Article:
Connie Mack IV's "road to prosperity" tour swept through Pasco County on Tuesday accompanied by a daylong downpour, but as with everything else in his rapidly evolving campaign for the U.S. Senate, the congressman from Fort Myers saw the storm as more evidence that the wind is at his back.
If he were a sailboat, it would be time to unfurl the spinnaker.
Consider: The crowds that greeted him in Trinity, Wesley Chapel, Dade City and Heritage Springs would have been considered large, gracious and generous even if it had been sunny out. Then there was the recent contribution of $1 million by casino mogul Sheldon Adelson to the Freedom PAC, the super political action committee that supports Mack.
And favorable general election polls have begun to pile up in such sufficient numbers that Real Clear Politics, a clearinghouse for all things political, has moved the race for the seat held by Sen. Bill Nelson, the two-term Democrat from the Space Coast, from "leans Democrat" to "tossup."
You could almost be forgiven forgetting that Mack first has to clear a primary challenge from Dave Weldon, the former congressman from Indialantic. The Tampa area's other daily newspaper hasn't forgotten, and Sunday its editorialists gave Weldon, the longest of long shots, its grudging endorsement over Mack, whom they criticized for opportunism and coasting on a famous name.
That triggered a full-throated complaint from Mack campaign director Jeff Cohen, who charged in a letter that the newspaper's editorial board and its political editor were "in the tank" for Nelson.
Cohen's uncommon fury delighted political bloggers from sea to shining sea — you don't see this sort of public backlash too often, wrote Politico's Charlie Mahtesian — who wondered in the next paragraph whether the campaign hadn't risked alienating mild-mannered independents.
About that. Between bites of a juicy Beef O'Brady's cheeseburger, Mack suggested the folks who should be worried about independents — not to mention Florida's traditional conservative Democrats — are Nelson's longtime supporters.
Thumping the overarching theme of a campaign that never mentions Weldon, Mack methodically lashed Nelson to President Barack Obama and Harry Reid, the Senate majority leader. Nelson is in "liberal lockstep" with a pair, Mack says, that has America "on the road to Greece when we ought to get back on the road to prosperity."
For a lunchtime audience of 40 or more who spilled out of Beef's private dining room — the very dining room where then-candidate Marco Rubio delivered his 2010 campaign valedictory speech — Mack ticked the familiar boxes (overspending, calamitous debt, endless deficits, a punishing regulatory environment, an unpopular health care overhaul, sprawling government) and tattooed the policy failures onto Nelson.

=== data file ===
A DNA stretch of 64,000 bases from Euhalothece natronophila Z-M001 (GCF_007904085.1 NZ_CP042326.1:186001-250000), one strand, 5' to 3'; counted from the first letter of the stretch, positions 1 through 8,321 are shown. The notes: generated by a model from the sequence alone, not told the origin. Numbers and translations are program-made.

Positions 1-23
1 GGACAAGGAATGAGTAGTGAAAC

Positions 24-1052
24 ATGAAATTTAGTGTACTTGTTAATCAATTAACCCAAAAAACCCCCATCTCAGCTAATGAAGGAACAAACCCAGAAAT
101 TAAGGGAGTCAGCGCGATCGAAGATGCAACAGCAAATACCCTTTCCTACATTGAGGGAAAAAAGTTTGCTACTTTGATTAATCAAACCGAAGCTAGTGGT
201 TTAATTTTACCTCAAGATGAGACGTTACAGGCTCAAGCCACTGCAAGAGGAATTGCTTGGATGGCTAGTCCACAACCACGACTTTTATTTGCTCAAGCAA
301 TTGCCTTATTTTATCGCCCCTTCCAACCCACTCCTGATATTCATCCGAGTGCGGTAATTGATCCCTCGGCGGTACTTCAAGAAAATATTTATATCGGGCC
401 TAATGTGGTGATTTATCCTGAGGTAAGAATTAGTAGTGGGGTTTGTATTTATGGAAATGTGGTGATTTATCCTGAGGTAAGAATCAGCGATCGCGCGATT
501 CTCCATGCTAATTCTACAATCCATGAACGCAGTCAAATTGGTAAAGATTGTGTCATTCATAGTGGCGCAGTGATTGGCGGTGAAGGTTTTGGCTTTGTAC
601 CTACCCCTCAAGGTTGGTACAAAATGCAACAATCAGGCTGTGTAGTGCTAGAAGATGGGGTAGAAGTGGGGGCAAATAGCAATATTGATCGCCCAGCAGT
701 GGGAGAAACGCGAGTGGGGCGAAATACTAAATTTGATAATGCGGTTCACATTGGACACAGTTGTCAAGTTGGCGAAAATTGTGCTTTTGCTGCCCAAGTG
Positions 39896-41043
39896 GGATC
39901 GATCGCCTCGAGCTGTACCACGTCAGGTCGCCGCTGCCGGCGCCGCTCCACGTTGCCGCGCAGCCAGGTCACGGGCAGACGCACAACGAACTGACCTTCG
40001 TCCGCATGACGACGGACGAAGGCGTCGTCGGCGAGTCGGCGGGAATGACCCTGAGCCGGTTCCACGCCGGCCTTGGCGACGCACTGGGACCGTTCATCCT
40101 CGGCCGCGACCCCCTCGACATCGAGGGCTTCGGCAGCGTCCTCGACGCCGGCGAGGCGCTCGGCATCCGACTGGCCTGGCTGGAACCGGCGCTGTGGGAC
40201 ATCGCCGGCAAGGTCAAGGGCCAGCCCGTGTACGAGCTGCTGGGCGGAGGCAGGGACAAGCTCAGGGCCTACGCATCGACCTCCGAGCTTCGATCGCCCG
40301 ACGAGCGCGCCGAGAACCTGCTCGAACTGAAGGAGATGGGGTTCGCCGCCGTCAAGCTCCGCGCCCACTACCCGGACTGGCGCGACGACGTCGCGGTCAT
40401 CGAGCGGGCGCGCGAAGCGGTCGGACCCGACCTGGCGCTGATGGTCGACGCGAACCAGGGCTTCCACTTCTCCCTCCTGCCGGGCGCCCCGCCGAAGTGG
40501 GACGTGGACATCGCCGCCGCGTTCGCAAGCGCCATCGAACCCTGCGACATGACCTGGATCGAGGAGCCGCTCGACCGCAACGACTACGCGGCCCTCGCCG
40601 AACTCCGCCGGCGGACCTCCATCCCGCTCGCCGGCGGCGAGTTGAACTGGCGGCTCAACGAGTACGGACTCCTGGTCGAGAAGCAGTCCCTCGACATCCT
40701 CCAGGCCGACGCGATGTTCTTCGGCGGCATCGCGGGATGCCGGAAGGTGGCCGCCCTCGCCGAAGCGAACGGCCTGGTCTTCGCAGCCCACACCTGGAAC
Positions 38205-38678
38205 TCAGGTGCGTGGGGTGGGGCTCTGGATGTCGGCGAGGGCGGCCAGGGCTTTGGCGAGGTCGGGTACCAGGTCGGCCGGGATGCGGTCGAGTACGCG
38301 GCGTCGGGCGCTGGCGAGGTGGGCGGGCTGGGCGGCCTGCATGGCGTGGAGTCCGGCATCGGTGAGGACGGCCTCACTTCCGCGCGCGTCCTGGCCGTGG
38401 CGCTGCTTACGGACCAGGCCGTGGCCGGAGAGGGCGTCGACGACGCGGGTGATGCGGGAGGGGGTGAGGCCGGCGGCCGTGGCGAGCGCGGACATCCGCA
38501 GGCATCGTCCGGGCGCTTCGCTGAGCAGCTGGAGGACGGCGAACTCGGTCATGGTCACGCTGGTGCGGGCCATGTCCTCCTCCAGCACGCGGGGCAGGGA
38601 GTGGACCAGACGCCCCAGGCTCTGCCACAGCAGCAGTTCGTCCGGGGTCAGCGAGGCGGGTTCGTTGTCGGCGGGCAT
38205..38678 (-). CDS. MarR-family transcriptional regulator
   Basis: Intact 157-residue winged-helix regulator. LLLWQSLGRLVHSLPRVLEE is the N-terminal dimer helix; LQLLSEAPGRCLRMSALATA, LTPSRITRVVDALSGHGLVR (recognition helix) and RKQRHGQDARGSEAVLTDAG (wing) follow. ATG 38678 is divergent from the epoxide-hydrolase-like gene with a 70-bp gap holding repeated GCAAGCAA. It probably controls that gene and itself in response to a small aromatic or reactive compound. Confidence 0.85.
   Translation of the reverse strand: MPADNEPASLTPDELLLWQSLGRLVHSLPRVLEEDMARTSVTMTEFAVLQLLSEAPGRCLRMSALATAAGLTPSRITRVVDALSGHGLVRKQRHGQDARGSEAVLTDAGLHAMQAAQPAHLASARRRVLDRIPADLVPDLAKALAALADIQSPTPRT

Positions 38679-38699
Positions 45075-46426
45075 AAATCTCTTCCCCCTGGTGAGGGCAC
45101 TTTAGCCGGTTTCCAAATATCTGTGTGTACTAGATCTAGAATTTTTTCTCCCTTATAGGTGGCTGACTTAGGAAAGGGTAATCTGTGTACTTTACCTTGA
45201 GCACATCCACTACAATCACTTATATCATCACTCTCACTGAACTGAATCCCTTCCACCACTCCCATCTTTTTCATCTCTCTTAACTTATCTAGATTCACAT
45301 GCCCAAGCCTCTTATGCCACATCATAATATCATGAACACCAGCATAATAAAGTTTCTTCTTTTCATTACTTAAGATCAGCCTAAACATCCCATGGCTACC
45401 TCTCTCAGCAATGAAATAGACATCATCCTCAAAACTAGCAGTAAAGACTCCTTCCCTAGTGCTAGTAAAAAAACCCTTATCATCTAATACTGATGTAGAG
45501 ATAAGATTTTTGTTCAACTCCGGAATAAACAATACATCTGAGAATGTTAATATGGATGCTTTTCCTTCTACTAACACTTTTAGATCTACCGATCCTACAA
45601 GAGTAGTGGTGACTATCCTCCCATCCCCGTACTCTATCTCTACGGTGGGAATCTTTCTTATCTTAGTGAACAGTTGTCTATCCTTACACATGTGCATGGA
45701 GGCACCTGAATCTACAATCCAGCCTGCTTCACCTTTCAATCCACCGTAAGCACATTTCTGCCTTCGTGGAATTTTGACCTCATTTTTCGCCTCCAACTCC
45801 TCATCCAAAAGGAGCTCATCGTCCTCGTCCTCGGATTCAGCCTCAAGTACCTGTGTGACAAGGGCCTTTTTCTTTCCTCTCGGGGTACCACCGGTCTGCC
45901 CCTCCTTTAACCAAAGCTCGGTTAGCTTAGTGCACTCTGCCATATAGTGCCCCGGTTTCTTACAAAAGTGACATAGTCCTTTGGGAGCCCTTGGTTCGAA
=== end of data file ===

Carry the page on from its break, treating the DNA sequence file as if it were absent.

Nelson and Obama. Obama and Nelson. Occasionally throw in some Reid, and sprinkle it with a little Patty Murray, the Democratic Senate campaign chief who declared herself ready to allow all the Bush-era tax rates to expire rather than accept a one-year extension that includes families earning more than $250,000.
"That's exactly what Sen. Nelson and President Obama want," Mack says. "They want to raise taxes. Nothing would make them happier."
Wait. Doesn't the idea of having the wealthy pay "their fair share" resonate with voters? With a baseball legacy coursing through his veins, Mack expertly fouls off the question. The pitch — the question — he prefers involves spending, and he turns on it as if it were a 3-1 fastball.
"Ask those same voters if the way we should deal with the debt and deficit is to cut spending," he says, "and they say, 'Yes.' Overwhelmingly, they say 'Yes.'"
Mack would get there by trimming federal spending 1 percent each year for six years, then fixing the budget at 18 percent of GDP. "That's traditionally what we take in," Mack says, "and you can't eliminate your debt if you keep spending more than you take in."
Mack's simple plan — "So simple politicians in Washington can understand it," he says — has 70 co-sponsors in the House of Representatives and 14 (including Rubio) in the Senate. But he won't make headway so long as left-leaning Democrats "who never want to cut anything" maintain their Senate majority.
Is the wind at Mack's back a change in the air? A campaign aide notes Nelson's vulnerability: Even when pundits were saying the race leaned Democrat, the incumbent's poll numbers couldn't climb out of the middle 40s. Now even those may be collapsing. Last week's poll of likely voters by the company Rasmussen was a Nelson disaster: Mack topped him by 9 points, 46-37.
And that was before Obama bashed thriving business owners for foolishly imagining personal ingenuity and integrity was remotely linked to their success. Obama and Nelson. Nelson and Obama.
"People have had enough," Mack says, and you could almost see him measuring Nelson for another roll of duct tape.